26 February 2022
Carly had a baby; it was premature. It weighed just four pounds – I witnessed the digital readout on the scale.
The baby looked like a lumpy beef patty, as though someone did a terrible job forming a hamburger, with ground beef lumps for head, arms, legs. On-theme, Carly wanted to keep the baby warm, so she was warming it in a cast-iron frying pan on low heat.
Using its handle, Carly rattled the pan on the stove: “Gotta keep the heat even…don’t want to scald…”
I looked at Carly. I looked at her meat baby. Carly looked at her meat baby with the eyes of a mom, then reached in with bare hands and picked it up. Of course, bare hands, because if it was too hot for a bare hand, it’d be too hot for a baby, right?
“Oooh. Oh dear, it got too warm,” she cooed. My anxiety flared. Did she kill it? She handed it to me.
I expected it to feel like an overcooked hamburger patty – perhaps it did, a little – but it also thumped and wiggled in my palms. It was, in fact, a live baby. Very alive. Too warm, though. I cradled it. I cuddled it. I pulled it up to my shoulder to lay its head there. My hands wrapped around its little body against my chest. The warmth, the weight reminded me of my own babies when they were newborn. My body knew exactly what to do with this little thing by instinct. By muscle memory. By emotional memory – is emotional memory a thing? I loved.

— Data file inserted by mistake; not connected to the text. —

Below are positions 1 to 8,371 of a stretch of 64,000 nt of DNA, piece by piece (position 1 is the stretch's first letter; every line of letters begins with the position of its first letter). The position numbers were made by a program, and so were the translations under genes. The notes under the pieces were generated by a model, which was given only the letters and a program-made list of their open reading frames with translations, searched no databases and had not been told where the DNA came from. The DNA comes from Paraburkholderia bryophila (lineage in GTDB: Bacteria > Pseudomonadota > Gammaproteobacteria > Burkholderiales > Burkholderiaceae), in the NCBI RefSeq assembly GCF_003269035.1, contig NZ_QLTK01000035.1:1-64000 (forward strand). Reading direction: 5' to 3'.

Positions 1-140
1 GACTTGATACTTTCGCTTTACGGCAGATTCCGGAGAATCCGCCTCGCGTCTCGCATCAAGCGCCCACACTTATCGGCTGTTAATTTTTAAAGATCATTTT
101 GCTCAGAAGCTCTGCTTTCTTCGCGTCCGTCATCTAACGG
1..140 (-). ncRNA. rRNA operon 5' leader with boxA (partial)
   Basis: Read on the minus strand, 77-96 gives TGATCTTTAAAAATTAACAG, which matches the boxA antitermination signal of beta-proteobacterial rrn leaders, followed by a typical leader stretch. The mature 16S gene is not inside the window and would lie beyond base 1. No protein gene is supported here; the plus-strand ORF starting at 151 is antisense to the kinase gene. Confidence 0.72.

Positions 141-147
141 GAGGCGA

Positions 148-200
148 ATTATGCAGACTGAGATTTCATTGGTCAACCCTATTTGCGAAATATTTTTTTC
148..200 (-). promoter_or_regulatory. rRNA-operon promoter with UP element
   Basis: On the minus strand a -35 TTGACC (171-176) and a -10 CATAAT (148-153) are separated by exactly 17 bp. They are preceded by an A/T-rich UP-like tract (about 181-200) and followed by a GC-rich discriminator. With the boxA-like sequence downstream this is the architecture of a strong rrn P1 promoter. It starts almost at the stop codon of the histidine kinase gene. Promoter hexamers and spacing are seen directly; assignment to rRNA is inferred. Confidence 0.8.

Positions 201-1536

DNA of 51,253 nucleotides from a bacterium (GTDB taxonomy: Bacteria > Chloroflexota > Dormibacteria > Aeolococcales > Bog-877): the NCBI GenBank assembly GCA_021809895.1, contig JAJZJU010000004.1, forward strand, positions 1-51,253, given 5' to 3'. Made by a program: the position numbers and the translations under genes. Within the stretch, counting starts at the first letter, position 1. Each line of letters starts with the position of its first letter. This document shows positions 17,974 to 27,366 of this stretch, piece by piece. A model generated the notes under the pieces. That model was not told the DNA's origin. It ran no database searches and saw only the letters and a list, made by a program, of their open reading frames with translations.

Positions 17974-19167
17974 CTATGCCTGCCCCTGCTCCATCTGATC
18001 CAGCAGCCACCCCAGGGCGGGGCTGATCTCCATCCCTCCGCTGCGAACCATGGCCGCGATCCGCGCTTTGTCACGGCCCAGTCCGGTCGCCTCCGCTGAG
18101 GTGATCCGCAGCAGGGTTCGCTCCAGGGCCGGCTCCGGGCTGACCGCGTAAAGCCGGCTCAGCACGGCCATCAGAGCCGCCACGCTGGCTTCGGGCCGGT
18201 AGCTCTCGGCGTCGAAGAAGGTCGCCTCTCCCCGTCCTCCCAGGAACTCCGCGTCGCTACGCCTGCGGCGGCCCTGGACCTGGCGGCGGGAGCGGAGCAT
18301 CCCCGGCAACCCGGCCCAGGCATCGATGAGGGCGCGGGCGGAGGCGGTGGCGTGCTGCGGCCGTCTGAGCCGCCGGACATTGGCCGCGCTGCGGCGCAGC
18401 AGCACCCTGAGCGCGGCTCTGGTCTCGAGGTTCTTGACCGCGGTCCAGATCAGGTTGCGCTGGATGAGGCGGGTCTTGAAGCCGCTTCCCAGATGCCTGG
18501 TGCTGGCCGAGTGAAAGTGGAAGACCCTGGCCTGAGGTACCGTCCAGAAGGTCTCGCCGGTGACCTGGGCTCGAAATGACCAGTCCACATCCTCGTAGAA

“We need to get him baptized!” Carly gasped.
I carried Carly’s meat baby, asi, to church; we wound down, down the pews toward the subterranean altar, behind which ran a swift baptismal river. That a church would stand upon a river for baptism reminded me of the River Jordan and Jesus’ baptism by John the Baptist…
Yet there was no access from the altar-level to the river. How do I get meat baby to the river? I thought, wandering around at the gates down below, finding that every access to the water was barred by walls, locked doors, or waist-high rails that allowed me to watch the flowing water but not access it. Snuggling my chin and cheek into warm meat baby, I turned and slowly meandered back up the wide platform steps of the sanctuary, past the murmuring members of the congregation, then left into a quiet room where new mothers can take crying babies so as not to disturb the service. Giant plate-glass windows opened out over the congregations heads to show the church’s empty nave; the service had not yet started.
What the heck! I thought. This was not where we needed to be for baptism, either. Warm meat baby still nestled at my shoulder, I returned to the sanctuary and walked along the back of the congregation to an open door on the opposite wall: this door led without obstruction down to the river.